Well, it's a month since my last post but time seems to have gone backward. We lost 20 degrees along the way and my early potatoes got frosted (yes, the old sages proved right, a layer of plastic was not good enough against decades of experience).
This was snapped in the 3rd week of March after the unseasonal warm spell left us. Can you see the lighthouse through the haar which rolls in from the North Sea? It's no wonder this was needed at the mouth of Aberdeen Harbour. As an aside, it was designed by Louis Stevenson who was the grandfather of Robert Louis Stevenson.
Meanwhile inside, on my windowsill, my tomato and pepper plants are so big that little natural light gets past them; the tomatoes are like triffids. I have nearly caught them growing a few times but they're too smart for me and only do it when I'm not looking; I have flower buds on my chillies. The idea was that they moved from boiler cupboard to windowsill to greenhouse in a seamless progression but night temperatures in the greenhouse are so low that they and the toms are stuck at second base.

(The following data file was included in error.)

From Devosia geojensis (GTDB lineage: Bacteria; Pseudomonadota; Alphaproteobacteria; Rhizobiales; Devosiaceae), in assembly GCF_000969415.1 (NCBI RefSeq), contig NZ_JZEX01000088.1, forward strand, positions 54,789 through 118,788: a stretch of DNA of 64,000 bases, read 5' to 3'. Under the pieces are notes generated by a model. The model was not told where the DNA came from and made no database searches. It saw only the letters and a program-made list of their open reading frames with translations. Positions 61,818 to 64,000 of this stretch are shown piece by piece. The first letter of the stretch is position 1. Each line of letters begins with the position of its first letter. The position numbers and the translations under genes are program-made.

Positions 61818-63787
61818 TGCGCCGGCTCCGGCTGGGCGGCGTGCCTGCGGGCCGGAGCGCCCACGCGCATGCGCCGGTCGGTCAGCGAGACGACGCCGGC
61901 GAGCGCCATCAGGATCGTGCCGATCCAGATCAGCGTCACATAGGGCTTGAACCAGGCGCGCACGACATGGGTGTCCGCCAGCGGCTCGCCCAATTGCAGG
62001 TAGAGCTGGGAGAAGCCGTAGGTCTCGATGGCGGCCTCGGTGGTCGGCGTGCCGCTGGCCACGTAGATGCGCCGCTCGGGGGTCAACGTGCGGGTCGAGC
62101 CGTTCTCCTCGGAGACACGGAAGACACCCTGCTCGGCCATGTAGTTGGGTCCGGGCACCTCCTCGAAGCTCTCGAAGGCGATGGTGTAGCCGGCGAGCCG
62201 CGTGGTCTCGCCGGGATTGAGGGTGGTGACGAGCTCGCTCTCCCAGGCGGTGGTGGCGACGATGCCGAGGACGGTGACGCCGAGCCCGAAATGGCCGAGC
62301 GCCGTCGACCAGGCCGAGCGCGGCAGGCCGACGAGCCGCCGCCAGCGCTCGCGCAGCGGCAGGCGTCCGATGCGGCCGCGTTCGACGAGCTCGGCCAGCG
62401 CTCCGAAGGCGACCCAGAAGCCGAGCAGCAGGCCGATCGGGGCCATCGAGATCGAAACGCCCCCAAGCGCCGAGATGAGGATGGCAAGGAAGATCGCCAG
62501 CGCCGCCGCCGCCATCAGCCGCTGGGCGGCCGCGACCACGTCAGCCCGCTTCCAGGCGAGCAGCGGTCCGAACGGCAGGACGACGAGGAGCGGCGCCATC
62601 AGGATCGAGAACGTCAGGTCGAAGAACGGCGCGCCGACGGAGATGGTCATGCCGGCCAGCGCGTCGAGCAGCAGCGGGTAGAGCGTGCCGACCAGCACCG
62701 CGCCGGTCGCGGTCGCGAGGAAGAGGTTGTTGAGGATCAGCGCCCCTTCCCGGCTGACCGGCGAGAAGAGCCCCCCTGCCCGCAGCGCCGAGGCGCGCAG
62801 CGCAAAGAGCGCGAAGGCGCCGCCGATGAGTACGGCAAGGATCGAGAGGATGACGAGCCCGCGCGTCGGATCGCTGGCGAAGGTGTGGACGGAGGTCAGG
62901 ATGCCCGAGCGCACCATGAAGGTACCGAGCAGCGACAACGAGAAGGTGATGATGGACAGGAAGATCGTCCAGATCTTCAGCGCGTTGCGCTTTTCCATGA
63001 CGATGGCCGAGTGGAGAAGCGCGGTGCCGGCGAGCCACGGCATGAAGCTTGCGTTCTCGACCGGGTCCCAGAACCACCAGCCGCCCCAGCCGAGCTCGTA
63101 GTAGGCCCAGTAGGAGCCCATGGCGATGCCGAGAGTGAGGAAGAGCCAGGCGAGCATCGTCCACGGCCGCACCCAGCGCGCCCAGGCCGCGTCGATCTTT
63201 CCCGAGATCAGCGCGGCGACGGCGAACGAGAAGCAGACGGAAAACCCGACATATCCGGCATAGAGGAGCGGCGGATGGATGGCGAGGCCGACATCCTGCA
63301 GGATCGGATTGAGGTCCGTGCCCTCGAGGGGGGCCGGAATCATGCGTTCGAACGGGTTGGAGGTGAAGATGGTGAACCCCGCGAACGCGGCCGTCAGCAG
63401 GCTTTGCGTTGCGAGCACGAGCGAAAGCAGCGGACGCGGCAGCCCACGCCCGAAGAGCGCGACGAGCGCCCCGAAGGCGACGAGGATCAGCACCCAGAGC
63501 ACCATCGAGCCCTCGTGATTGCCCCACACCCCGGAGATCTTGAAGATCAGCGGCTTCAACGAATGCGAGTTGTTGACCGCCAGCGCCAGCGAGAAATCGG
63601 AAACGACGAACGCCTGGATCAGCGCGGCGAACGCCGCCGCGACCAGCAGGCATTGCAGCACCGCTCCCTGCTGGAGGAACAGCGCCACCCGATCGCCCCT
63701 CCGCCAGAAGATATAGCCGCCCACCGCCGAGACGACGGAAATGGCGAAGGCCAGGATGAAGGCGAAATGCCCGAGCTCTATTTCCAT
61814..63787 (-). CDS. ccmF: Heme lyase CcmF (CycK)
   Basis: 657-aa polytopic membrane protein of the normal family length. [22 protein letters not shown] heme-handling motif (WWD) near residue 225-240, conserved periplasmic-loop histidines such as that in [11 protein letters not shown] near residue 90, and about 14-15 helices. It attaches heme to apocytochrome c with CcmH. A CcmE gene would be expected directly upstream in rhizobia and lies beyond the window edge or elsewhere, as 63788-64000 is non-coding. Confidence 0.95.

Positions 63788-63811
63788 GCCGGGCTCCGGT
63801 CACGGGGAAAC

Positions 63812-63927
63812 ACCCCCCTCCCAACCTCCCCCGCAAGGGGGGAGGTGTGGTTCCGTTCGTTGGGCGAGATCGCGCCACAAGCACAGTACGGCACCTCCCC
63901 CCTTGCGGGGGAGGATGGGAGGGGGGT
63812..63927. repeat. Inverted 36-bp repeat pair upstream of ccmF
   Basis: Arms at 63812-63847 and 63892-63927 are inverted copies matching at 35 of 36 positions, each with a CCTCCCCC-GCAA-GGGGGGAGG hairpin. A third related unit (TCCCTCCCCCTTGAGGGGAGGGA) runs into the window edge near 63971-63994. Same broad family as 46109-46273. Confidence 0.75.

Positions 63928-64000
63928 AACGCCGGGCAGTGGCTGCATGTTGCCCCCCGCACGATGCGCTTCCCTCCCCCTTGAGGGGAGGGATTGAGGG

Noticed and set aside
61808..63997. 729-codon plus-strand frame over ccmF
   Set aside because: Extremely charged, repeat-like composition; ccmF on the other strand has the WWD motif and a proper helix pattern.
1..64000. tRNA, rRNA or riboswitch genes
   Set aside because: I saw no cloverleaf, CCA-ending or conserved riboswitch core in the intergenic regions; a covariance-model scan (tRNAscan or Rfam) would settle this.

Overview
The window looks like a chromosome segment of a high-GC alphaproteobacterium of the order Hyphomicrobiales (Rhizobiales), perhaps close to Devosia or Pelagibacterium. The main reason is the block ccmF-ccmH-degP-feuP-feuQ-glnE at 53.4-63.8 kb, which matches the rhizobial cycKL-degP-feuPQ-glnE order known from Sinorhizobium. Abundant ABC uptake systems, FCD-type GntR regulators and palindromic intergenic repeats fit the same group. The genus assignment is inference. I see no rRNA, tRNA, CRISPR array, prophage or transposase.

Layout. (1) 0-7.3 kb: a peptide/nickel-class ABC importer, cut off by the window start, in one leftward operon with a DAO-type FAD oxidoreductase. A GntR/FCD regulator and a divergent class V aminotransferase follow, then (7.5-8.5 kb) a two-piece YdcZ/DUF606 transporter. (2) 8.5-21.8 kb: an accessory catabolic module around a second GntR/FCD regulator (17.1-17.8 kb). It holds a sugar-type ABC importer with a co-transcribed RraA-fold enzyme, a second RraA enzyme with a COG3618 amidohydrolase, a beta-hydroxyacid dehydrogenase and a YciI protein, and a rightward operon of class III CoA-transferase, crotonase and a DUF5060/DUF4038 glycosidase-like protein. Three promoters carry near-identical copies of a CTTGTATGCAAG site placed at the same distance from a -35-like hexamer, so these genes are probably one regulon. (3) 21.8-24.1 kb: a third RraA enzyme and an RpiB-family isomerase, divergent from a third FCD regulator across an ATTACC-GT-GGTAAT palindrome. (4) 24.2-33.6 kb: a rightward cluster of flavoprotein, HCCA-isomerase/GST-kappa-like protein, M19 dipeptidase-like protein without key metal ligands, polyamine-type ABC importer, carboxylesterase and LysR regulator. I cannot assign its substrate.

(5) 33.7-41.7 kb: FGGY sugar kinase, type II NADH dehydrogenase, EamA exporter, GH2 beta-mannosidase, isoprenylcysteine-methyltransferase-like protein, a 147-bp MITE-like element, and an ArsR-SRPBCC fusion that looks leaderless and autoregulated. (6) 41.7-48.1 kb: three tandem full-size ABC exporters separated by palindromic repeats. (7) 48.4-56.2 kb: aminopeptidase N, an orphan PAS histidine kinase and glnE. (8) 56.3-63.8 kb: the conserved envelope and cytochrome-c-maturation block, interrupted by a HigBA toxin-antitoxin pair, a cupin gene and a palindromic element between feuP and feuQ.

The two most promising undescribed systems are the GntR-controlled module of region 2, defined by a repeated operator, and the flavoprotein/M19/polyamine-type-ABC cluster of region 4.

Did I say that this blog was not for those who wanted to learn anything? Unless of course you count learning from the mistakes of others. Like learning not to start plants in artificial heat in February in North-East Scotland unless you have the heated space to grow them on in.
But enough of the gloom and doom. I watched a pod of dolphins at play in the harbour mouth (no camera with me to record). I say at play, but is that too anthropomorphic? Perhaps someone better informed than I am can explain to me what the attraction is of the fresh water of the river mouth. Is it more practical than playful, maybe to get rid of sea lice?
The therapeutic effect of dolphin watching puts things in perspective. I'm sure in a few weeks or months, what seem like set-backs now will fade into insignificance as the garden moves into growth and the potatoes, undeterred, find enough remaining energy to throw new shoots. Dolphins and potatoes - what an inspiration!